At some point last year, at a time that seems so very far from where we are currently, I made a semi-conscious decision to reign in a bit my drink writing ramblings by focusing the scope of my mixology efforts. As I described at the time, this was mainly for structural reasons (absent boundaries, I have a tendency, for want of trying everything and anything that sounds interesting, to roam and roam and roam across the landscape with no discernible path); this “reigning in” would still have us knee deep in all things drink related but more attention would be given to whiskies of all types, colors, shapes and sizes.
Recent mixology efforts have demonstrated to me how this focused approach on something specific can yield fruit in a broader sense; by focusing a bit I have discovered a certain degree of freedom at exploring all manner of ingredients in much greater depth and then applying them to my whiskey-based endeavors. When our little adventure rounded the corner on its one year anniversary it became clear to theSpeakista that he was not doing enough to sample spirits as a means of honing (or at least attempting to hone) his senses of taste and smell. One of Camper’s recent posts and the ensuing comments got me to thinking more, or at least draw my thoughts back to, my own efforts at spirit reviews. When I “review” a spirit it is one that has been purchased with hard earned money and when I write about a particular purchase it is because I view that product as being some how unique or worth mentioning to my readers for their own use (and not, because they do not, arrive in the mail).
So why the above diatribe? Simple enough question with an equally simple answer. – my creativity and my “reviews” I have discovered are linked and in a very curious and fun sort of way. When I look at a product in a “review context” I no longer just think of it as a static exercise of tasting and reporting but my learning and experimentation sides kick-in; I’m drawn to learn more about the spirit, its history, composition and more importantly at learning, or at least seeing if I can learn, how to do something new with it.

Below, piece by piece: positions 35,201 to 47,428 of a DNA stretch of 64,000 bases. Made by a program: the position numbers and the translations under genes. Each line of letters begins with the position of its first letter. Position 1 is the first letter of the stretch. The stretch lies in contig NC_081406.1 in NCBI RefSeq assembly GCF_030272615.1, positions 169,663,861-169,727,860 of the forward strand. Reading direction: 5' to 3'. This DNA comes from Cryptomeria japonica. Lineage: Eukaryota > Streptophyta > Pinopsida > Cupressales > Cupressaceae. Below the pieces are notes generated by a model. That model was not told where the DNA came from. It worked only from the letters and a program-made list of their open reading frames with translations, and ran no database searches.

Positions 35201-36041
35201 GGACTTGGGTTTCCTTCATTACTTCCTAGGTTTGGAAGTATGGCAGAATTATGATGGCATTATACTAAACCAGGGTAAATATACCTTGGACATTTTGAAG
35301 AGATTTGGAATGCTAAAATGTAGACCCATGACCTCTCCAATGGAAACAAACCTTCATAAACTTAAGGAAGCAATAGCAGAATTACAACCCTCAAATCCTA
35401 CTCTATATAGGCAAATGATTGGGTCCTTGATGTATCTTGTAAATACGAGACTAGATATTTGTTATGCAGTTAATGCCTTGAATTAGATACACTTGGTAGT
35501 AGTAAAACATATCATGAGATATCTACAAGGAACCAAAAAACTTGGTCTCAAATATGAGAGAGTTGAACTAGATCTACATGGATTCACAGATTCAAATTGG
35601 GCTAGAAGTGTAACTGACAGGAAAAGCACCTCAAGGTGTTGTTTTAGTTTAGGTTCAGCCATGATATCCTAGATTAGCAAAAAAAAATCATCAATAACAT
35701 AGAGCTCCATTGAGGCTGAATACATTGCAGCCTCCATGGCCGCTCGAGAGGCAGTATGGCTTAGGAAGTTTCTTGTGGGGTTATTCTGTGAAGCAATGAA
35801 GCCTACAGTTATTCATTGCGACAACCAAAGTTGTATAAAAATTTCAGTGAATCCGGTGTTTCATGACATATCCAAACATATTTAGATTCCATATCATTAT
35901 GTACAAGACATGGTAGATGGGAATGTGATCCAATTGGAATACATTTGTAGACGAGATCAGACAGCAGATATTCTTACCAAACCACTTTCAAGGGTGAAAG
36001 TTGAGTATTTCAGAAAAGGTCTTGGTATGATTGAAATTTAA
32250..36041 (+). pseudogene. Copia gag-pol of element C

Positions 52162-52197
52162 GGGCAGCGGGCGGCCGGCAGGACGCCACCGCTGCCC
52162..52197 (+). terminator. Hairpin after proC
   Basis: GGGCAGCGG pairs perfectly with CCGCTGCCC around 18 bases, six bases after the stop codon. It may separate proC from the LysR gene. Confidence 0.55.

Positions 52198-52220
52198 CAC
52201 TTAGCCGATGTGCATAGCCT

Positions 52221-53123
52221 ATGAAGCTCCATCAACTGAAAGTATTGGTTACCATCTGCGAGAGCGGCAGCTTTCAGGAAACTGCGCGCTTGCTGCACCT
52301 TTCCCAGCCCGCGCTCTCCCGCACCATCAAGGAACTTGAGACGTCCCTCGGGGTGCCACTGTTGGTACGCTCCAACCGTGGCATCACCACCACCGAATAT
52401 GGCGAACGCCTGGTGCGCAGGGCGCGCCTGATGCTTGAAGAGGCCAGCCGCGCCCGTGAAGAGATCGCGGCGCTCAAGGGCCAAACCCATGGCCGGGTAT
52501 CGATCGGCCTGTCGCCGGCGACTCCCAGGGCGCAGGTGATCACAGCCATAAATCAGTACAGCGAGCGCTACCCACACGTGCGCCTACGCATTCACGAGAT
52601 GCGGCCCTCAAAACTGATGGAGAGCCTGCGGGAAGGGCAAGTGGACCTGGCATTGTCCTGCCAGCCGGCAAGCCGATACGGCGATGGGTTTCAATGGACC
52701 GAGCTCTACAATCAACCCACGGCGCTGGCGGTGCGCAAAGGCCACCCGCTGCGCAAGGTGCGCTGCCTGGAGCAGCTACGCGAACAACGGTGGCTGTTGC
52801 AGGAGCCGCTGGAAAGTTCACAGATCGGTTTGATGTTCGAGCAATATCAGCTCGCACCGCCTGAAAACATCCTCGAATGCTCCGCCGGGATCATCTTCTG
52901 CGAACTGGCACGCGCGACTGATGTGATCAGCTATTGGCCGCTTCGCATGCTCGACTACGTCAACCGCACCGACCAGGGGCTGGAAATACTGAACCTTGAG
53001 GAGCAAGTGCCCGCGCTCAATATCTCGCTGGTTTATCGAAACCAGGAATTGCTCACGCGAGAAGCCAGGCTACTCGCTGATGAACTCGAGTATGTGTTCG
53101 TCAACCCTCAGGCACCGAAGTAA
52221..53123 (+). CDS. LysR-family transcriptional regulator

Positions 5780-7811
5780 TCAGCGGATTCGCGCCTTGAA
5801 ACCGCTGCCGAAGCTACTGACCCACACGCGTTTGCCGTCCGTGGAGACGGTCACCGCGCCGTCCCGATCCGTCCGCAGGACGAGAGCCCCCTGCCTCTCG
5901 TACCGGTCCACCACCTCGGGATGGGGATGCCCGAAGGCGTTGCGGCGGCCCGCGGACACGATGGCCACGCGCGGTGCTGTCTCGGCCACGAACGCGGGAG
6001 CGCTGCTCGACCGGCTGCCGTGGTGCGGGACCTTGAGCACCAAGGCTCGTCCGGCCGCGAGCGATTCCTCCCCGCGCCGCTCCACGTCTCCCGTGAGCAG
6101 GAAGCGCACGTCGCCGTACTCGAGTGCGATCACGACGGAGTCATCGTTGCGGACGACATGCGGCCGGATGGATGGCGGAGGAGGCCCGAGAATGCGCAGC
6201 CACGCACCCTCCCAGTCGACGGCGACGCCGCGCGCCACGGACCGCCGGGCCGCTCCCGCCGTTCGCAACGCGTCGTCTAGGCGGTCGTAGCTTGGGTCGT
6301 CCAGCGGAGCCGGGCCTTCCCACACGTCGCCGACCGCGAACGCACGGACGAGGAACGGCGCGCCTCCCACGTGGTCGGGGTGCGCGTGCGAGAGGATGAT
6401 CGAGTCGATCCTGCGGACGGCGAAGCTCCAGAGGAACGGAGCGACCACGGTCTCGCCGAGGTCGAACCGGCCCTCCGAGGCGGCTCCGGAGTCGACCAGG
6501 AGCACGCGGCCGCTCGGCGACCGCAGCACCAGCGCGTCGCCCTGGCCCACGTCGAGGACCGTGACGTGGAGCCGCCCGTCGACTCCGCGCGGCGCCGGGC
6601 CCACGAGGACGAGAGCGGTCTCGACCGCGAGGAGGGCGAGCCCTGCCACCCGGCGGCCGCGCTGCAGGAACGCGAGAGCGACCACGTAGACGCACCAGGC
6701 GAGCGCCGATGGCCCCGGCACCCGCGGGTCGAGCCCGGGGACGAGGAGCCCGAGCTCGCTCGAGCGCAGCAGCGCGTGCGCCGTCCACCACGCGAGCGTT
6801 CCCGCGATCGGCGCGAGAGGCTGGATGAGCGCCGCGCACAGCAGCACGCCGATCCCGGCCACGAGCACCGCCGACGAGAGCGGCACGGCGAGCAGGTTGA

As a means of re-igniting our efforts on reviews we will soon follow up our most recent review with a new series highlighting several different spirits. I’m using this post, in advance of these to highlight a drink created by yours truly (I know … you can’t believe it either). While the old song says … “…what the world, needs now, is love sweet love; it’s the only thing, that there’s just to little of …” for me, when thinking of spirits and mixology, these lyrics are better used by replacing “love” with “scotch.” The world is all too lacking in drink recipes that utilize my beloved “water of life.” The typical refrain is that the unique flavor profile of scotch makes it hard to pair with other ingredients. I disagree. Scotch, when paired with the right ingredients works beautifully (case in point; case in point; case in point and case in point).
The below recipe started with my tinkering a bit with the Rob Roy — a little of this, a touch of that and out popped this creation. As with most riffs, subtle changes yield a different drinking experience — layers of citrus combine with a lush amaro and fantastic vermouth to enhance the character of the whiskey. Why the name? Originally the name selected was far less creative but as I’m using this drink to show case the fantastic Tuthilltown single malt whiskey (both herein and in a review shortly) I thought the new one to be a better fit.
Edinburgh on the Hudson
Recipe created by theSpeakista
• 2 oz single malt scotch whisky (Tuthilltown’s Hudson Single Malt Whiskey)
• 3/4 oz Dolin Rouge vermouth
• 1/4 oz Meletti amaro
• 2 dashes grapefruit bitters
• 1 dash orange bitters
Garnish: orange twist
Glass: cocktail coupe
Tools: mixing glass, barspoon and a julep strainer
Assembly: Combine all of the ingredients in the mixing glass with plenty of cracked and non-cracked ice and stir for at least 30 seconds until well chilled. Strain the mixture into the serving glass.
Verdict: The aroma is sweet on the nose with a nice blend of citrus and floral notes. On the tongue, the drink is initially sweet but not cloyingly so; the whiskey really stands forth as the lead actor in this mixture binding its grain and wood notes together with one-two punch of botanicals and floral flavors from the vermouth and amaro. I am a huge fan of the Meletti, its twinge of ginger and anise flavors compliment the whiskey perfectly. As always we end the experience on a high note with lingering bitterness on the after palate and definite sense of purpose for both citrus flavors.
Not too bad an effort if I do say so myself.
1. Scotch … are you a fan? What do you think of the above drink recipe?
2. When you read a spirit review, what are you looking to get out of said review?